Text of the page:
Films on Prophet Muhammad (pbuh) by Iran and Qatar

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A new Iranian film on Prophet Muhammad (pbuh) is scheduled for premier this spring, and another mega film on the prophet with a $1 Billion budget is announced by Qatar.  Courtesy of Newsweek and the Guardian .

We thank the producer for not depicting Prophet Muhammad in the movie.  As a moderate progressive Muslim, I am reluctant to give an image to the Prophet or God and fight the human need for symbolic representation. As the prophet advised, as any one messenger would advise the same;  that is to to stay focused on his message and not resort to worshiping him or what he looked like. It is the message that is lasting and not the physical aspect of humans. 

This is one of the greatest attributes of the prophet that he did not want his picture or bust be made. He lived his life as an example of humility, the humility that builds bridges and brings people together for peace and harmony. Unfortunately a handful of Muslims have attempted to do the opposite of it and fortunately, God willing, we are dealing with that issue in our upcoming film – Sacred.  How many of us would not want our picture and be recognized for whatever we have done from our face to recognition of our achievements.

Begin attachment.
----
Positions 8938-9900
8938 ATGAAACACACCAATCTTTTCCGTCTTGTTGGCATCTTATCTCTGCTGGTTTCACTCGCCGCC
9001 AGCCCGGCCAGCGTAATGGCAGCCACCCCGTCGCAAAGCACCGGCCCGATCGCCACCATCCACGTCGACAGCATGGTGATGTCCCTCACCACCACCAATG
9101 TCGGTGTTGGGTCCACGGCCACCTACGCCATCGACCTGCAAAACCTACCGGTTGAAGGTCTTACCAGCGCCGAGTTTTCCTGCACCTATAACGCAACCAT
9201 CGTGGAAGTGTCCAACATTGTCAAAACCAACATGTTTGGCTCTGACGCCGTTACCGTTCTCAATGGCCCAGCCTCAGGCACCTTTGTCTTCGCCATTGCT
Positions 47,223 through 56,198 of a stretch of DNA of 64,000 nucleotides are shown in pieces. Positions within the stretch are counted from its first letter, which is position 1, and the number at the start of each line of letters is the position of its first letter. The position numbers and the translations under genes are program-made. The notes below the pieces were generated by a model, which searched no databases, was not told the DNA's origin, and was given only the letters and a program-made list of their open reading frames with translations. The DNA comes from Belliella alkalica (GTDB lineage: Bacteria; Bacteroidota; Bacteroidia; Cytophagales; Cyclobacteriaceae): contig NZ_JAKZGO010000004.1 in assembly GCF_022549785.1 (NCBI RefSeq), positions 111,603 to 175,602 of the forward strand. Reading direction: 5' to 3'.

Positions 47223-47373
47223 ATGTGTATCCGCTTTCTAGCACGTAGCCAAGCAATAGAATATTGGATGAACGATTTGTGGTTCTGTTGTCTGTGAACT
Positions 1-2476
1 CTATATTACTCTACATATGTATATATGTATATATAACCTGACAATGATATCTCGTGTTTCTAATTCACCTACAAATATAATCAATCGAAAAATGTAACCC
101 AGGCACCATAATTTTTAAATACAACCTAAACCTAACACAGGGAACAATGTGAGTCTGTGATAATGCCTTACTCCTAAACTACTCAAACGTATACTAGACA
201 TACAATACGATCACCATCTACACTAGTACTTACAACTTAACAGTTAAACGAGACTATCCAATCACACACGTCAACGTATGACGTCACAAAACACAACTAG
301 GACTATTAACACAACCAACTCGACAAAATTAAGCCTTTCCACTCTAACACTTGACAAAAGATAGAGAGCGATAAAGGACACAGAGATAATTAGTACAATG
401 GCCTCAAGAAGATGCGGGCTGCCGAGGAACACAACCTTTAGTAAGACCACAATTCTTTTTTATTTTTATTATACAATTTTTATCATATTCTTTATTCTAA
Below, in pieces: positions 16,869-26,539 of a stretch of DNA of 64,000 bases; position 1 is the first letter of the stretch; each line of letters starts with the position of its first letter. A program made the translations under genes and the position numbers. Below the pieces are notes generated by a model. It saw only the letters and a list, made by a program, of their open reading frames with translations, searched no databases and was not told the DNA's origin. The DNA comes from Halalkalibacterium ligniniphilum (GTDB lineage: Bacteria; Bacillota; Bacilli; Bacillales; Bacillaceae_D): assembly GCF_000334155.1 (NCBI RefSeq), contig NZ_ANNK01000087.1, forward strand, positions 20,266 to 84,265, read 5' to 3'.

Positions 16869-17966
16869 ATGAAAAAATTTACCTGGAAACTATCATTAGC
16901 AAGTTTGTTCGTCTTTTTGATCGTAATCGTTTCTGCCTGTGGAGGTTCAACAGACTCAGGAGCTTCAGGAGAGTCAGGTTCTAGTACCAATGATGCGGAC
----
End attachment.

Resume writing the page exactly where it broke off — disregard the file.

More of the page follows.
The Medium of film is nothing more than a good narrator telling a powerful story and letting people imagine their own characters and in the descriptive scenarios. No matter how much we fight, conjuring up our own personal images of the people in the stories we hear is human and natural, that is our way of learning and relating with things.

There are about 250 films on Jesus, 120 on Moses, and 60 on other prophets, but only three on Prophet Muhammad (pbuh) made by Mustafa Akkad, MIchael Wolfe and BBC. There will be more films made on the prophet, and one of these days someone will portray and play his role. What are we going to do about it? Nothing! I am not in favor though for the reasons given above.